Aftfcr describing the Temple, he speaks of his first Sight of Fame: ,1 .1 .,: ; ... .

Scarce to the Top I stretch'd my ak'ing Sigh?, So large it spread, and swell'd to such a Height. Full in the midst, proud Fame's Imperial Seat, With Jewels blaz'd, magnificently great; The vivid Em'ralds there revive the Eye; The'flaming Rubies (hew their sanguine Dye; Bright azure Rays from lively Saphires stream, And lucid Amber casts a golden Gleam. With various-colour'd Lights the Pavement (hone; And all on Fire appear'd the glowing Throne: The Dome's high Arch reflects the mingled Blaze, And forms a Rainbow of alternate Rays. When on the Goddess first I cast my Sight, scarce feeni'd her Stature of a Cubit's Height,

But

But swell'd to larger Size the more I gaz'd,
'Till to the Roof her tow'ring Front she rais'd.
With her, the Temple every Moment grew,
And ampler Vistas opened to my View;
Upward the Columns shoot, the Roofs ascend,
And Arches widen, and long lies extend.
Such was her Form, as antient Bards have told;
Wings raise her Arms, and Wings her Beet inffeld;
"A thousand busy Tongues the Goddess bears,
And thousand open Eyes, and thousand list'ning Ears.
Beneath, in Order rang'd, the tuneful Nine
(Her Virgin Handmaids) stiH attend the Shrine:
With Eyes on Fame for ever fix'd, they sing;
For Fame they raise the Voice, and tune the String.
With Time's first Birth began the Heav'nly Lays,
And last eternal thro' the Length of Days.

First at the Shrine the learned World appear,
And to the Goddess thus prefer their Prayer:
Long have we sought t'instruct and please Mankind,
With Studies pale, with midnight Vigils blind;
But thank'd by few, rewarded yet by none,
We Jiere appeal to thy superior Throne:
On Wit and Learning the just Prize bestow,.
For Fame is all we must expect below.

The Goddess heard, and bad the Muses raise The Golden Trumpet of eternal Praise: From Pole to Pole the Winds diffuse the Sound, That fills the Circuit of the World around; Not all at once, as Thunder breaks the Cloud-; The Notes at first were rather sweet than loud: By just Degrees they every Moment rise, Fill the wide Earth, and gain upon the Skies. At every Breath were balmy Odours shed, Which still grew sweeter as they wider spread: ., Less fragrant Scents th' unfolding Rose exhales, Or Spices breathing in Arabian Gales.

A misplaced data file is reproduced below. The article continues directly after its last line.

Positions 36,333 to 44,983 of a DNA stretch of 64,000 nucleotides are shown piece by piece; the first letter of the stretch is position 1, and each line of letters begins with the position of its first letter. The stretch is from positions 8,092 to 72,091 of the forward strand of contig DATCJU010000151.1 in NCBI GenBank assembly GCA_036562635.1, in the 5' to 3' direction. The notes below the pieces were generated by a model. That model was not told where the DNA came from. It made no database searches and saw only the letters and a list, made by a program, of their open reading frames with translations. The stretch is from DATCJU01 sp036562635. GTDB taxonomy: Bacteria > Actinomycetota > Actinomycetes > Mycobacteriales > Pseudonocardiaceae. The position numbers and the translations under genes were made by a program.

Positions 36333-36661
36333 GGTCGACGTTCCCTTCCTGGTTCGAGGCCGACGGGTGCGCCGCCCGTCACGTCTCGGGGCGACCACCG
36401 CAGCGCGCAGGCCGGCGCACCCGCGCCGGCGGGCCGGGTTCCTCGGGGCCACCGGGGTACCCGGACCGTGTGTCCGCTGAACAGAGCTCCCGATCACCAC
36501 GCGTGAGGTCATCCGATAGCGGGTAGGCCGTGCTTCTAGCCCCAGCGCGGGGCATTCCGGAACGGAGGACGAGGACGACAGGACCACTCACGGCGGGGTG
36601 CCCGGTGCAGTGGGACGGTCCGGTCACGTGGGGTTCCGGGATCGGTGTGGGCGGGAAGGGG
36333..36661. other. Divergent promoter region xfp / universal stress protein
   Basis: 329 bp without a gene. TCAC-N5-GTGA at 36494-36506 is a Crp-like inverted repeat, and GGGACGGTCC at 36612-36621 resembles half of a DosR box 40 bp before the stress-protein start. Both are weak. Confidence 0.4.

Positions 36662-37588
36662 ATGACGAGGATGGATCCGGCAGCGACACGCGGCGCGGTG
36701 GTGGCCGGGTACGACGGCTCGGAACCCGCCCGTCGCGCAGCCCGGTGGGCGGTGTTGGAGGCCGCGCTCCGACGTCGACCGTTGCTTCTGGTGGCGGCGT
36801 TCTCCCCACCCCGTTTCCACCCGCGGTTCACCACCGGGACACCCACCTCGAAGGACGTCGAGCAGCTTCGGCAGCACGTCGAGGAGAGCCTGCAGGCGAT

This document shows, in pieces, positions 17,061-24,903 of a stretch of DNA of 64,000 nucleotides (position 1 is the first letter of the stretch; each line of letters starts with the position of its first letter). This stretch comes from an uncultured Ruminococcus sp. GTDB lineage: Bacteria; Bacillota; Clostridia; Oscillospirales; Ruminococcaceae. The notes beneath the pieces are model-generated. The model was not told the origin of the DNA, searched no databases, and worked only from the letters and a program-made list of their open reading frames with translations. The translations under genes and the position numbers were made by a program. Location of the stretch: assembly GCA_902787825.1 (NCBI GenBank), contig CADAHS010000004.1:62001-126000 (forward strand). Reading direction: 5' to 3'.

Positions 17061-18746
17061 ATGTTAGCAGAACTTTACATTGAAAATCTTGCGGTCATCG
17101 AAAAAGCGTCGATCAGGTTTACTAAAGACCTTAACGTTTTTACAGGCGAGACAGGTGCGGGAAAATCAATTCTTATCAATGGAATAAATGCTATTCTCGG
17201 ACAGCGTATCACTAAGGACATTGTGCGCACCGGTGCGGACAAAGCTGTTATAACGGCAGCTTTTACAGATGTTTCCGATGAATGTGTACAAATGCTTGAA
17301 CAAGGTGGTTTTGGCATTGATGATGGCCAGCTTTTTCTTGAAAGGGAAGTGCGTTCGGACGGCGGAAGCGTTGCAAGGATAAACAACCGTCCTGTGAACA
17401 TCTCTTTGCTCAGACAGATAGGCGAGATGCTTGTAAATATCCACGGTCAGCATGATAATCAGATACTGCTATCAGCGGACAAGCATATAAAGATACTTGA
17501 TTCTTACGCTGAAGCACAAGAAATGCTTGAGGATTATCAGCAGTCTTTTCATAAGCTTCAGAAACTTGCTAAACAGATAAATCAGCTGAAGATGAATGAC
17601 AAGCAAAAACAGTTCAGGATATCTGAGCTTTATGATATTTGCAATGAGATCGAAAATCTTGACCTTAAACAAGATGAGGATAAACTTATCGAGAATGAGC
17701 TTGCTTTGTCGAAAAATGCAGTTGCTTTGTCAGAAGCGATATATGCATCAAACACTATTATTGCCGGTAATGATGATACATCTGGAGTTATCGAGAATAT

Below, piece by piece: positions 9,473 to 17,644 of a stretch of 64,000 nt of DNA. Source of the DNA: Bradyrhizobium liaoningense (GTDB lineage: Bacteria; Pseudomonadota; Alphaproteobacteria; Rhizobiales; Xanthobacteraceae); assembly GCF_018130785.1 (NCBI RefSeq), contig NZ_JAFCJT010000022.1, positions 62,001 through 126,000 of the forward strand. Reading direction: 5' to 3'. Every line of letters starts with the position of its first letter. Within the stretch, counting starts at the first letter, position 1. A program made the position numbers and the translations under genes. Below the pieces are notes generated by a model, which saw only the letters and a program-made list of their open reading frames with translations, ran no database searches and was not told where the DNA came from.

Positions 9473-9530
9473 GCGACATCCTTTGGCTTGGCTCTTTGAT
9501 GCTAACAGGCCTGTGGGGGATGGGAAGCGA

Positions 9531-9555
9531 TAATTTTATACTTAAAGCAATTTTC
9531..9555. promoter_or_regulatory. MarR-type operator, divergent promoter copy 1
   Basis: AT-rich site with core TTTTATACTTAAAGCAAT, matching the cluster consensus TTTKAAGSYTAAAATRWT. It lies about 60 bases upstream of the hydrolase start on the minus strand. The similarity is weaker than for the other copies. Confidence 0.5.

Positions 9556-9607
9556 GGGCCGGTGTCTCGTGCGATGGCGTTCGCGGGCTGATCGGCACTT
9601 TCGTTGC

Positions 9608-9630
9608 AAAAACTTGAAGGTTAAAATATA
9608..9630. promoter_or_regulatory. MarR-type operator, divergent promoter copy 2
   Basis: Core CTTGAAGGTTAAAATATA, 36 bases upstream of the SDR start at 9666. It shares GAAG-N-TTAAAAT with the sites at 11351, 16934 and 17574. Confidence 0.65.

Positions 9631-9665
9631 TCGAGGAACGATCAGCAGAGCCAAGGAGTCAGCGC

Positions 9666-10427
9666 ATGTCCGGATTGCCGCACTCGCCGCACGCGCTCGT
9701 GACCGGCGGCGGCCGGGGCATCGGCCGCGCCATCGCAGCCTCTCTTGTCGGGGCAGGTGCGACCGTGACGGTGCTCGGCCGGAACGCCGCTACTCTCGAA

Next these the Good and Just, an awful Train, Thus on their Knees address'd the sacred' Fane. Since living Virtue is. with Envy curst, And the best Men are treated, like the worjst, Do thou, just"Goddess, call our Merits forth", And give each Deed th' exact intrinsic Worth. Not with bare Justice stiatf your Act be crown "d, (Said Fame) but high above Desert renown'd: Let fuller Notes th' applauding World amaze, And the loud Clarion labour in your Praise.

And now a Rabble-Rout of Scribblers appear'd in Arms, Mr. Dennis at their Head; and as they strove to destroy Mr. Pope's Temple of Fam&, destijoy'd their own, and firmly establish'J his; Sir Richard Steele lending a- Hand, having approved of it before its Appearance in Publick in the following Letter:

Mr. Steexe. tQ Mr. Pope. .

: .'. '.. ...;, -Nm, izs, 1-7,12.

I HAVE read over your Temple of Fame tyrica> and cannot find any thing amiss of Weight er nough to call a Fault, but fee in it a Thousand Beaur ties. Mr. Addison shall see it to Morrow: After his Perusal of it, I will let yiou know his Thoughts. I desire you will let me know whether you are at Leisure or not? I have a Design which I shall open a Month or two hence, with the Assistance of the Few like yourself. If your Thoughts are unengaged, I shall explain myself further.

/ am, Your, &c.

And accordingly it had as good Treatment from Mr. Addison, whose Friendship Mr. Pope had, as he

imagined,